One of the subtleties of aging is recognizing our own idiosyncrasies in others. Things we thought only existed in our minds, turn out as recognizable and common among us all. At some point in my professional life, I recognized and accepted my own inability to predict the future and maybe to even understand the present. We don’t really try to predict what is to be, but rather we extrapolate what’s happening today into tomorrow.
A few of my clients share my interest in fishing with an angle, and fewer still in fishing a simple hook wrapped in fur and feathers, i.e., fly fishing. I spent a few days last month on an island in the most northern stretch of Lake Michigan attempting to catch a carp on a fly. Not any carp, mind you, but fish up to 40 pounds. Growing up in the Midwest, I learned early how to catch fish, filet fish, and cook fish that were caught. Early on, I was taught the best part of fishing was eating fish caught earlier that same day. The idea of intentionally fishing for a rough fish, like carp, was incomprehensible. But here we were, on Beaver Island, throwing flies for carp in an incredible watershed.
Friends Steve and Kevin have guided the summers on Beaver Island for the past 15+ years and for much of that time have offered to guide me and for 15+ years, I have found an excuse not to go. But this year, I ran out of excuses. I met my friend, Joe up in Frankfort, Michigan and we drove north to the town of Charlevoix to catch the ferry boat to the island. We were set up for 4 days of fishing and upon setting foot on Beaver Island, were immediately met by Steve who would guide us during those 4 days. We had been informed prior to booking the trip that we would be fishing out of a small 16-foot tillered skiff and that the weather was always an issue when fishing the Big Lake in a small boat.
The first day was amazing. We met Steve for breakfast and were soon on the water. Once out of the bay, small waves of 1-2 feet made the journey from the island to the fishing flats an adventure in the small boat. I had trust in Steve, our skipper at the tiller, a licensed coast guard captain. But even the small waves made us feel like a cork in an ocean and every wave we broke made an impact with the water felt way down in one’s lower spine. Moving through the Lake, even in calm waters was jarring. In about half an hour we were on the flats. The northern waters of Lake Michigan are among the most beautiful waters I have ever witnessed. The watercolor is a blue green like the glacial waters of Alaska and the clarity like the Caribbean, easily 30 feet. Although I have fished other areas of the Big Lake, I had never realized its waters were so picturesque. Joe was up first on the bow platform, flyrod in hand eying the waters for fish. Steve was high up on the back transom, 10 feet off the water poling like a Venetian Gondolier eying the waters for our quarry like an Osprey in the air. Soon a pod of carp was seen feeding in the crystal-clear waters and ever so gingerly Steve poled us closer without a sound like a turtle-shark moving through the water closing the distance to its prey. When we were within casting distance, Joe began casting the fly line in tight loops through the air, each false cast inching closer to the fish. Once the perfect distance was obtained, he dropped the line and the fly to the water in an effort to place the fly inches in front of the carp without announcing his presence and thus spooking the fish. But the fish proved to be skittish, and it took successive attempts to present the fly and get the strike. Not an easy endeavor but, with practice, we were hooking and landing fish. For the remainder of that day and the next we caught massive carp and a few small mouth bass in the crystalline waters. After fishing for carp for 2 days, we decided to target the gigantic bass and Northern Pike also home in these waters on days 3 and 4.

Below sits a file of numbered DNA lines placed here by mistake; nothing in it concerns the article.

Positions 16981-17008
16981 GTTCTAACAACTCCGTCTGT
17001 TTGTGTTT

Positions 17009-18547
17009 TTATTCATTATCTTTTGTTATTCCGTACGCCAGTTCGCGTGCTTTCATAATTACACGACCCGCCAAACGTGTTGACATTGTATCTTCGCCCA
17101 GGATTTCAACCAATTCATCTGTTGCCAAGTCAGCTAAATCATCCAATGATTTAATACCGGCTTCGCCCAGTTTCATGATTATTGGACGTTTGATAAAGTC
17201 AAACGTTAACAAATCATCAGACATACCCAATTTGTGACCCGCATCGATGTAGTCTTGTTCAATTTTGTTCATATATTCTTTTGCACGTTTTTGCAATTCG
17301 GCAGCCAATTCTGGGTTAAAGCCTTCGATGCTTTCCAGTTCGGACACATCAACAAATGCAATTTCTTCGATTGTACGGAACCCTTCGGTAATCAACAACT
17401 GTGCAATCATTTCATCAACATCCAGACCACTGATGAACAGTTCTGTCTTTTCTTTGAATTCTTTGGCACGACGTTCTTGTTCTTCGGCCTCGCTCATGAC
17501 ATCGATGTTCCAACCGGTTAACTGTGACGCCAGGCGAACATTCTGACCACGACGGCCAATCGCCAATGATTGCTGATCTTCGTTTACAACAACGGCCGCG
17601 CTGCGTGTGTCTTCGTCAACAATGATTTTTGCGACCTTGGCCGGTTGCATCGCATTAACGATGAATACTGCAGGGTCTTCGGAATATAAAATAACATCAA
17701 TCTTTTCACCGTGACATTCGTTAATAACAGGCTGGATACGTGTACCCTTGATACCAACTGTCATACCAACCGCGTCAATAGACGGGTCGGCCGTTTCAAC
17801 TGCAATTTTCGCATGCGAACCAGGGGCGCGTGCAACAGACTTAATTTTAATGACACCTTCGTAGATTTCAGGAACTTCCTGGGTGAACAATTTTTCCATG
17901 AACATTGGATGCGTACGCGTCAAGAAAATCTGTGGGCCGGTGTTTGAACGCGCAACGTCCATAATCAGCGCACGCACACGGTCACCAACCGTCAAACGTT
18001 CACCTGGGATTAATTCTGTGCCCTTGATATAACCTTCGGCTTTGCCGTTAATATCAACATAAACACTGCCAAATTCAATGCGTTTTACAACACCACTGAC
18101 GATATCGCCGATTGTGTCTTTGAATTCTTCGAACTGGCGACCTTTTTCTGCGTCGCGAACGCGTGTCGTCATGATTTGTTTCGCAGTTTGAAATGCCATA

I woke early on day 3, eager for Joe and me to meet Steve for breakfast and to spend the day fishing for bass and pike. But this morning the weather was different. The winds had shifted and were blowing from the south at 10+ knots. Forecast was for increasing winds throughout the day and the waves were building, forecast to be over 4 feet. Not necessarily large by Lake Michigan standards, but prohibitive for a small skiff. We met Steve and were told that we would wait it out and see if the winds and waves abated. They did not. We awoke on day 4 to stronger winds and bigger waves. We would only fish 2 days on this 4-day trip.
Although I had been told that it was likely we would not fish all 4 days, after two beautiful days I assumed the next two would be the same. I had predicted that the weather would be similar for all 4 days after experiencing 2. Its human nature that we extrapolate our recent past into the future. I have read that we developed this trait as hunter/gatherers on the Savannah thousands of years ago. While moving along if the grassed moved abruptly heed was taken. Most likely it was the wind or small game moving through the grasses, but sometimes it was a lion. Those that took heed passed on their genes to us, those that paid no heed did not!
The markets have been cooperative as of late growing our portfolios and net worth along the way. Unconsciously we extrapolate this growth and assume similar in the future. If the markets are up over 20% in the last 12 months, shouldn’t we expect at least 10% during the next 12? Just like Lake Michigan’s weather, the markets are unpredictable. Sometimes the winds blow just right, and the fishing is superb, other times the wind’s velocity increases and the waters become untenable. Either way, it’s good to have a guide.
As always, we thank you for your business and for your continued trust.
Jack P. Cannata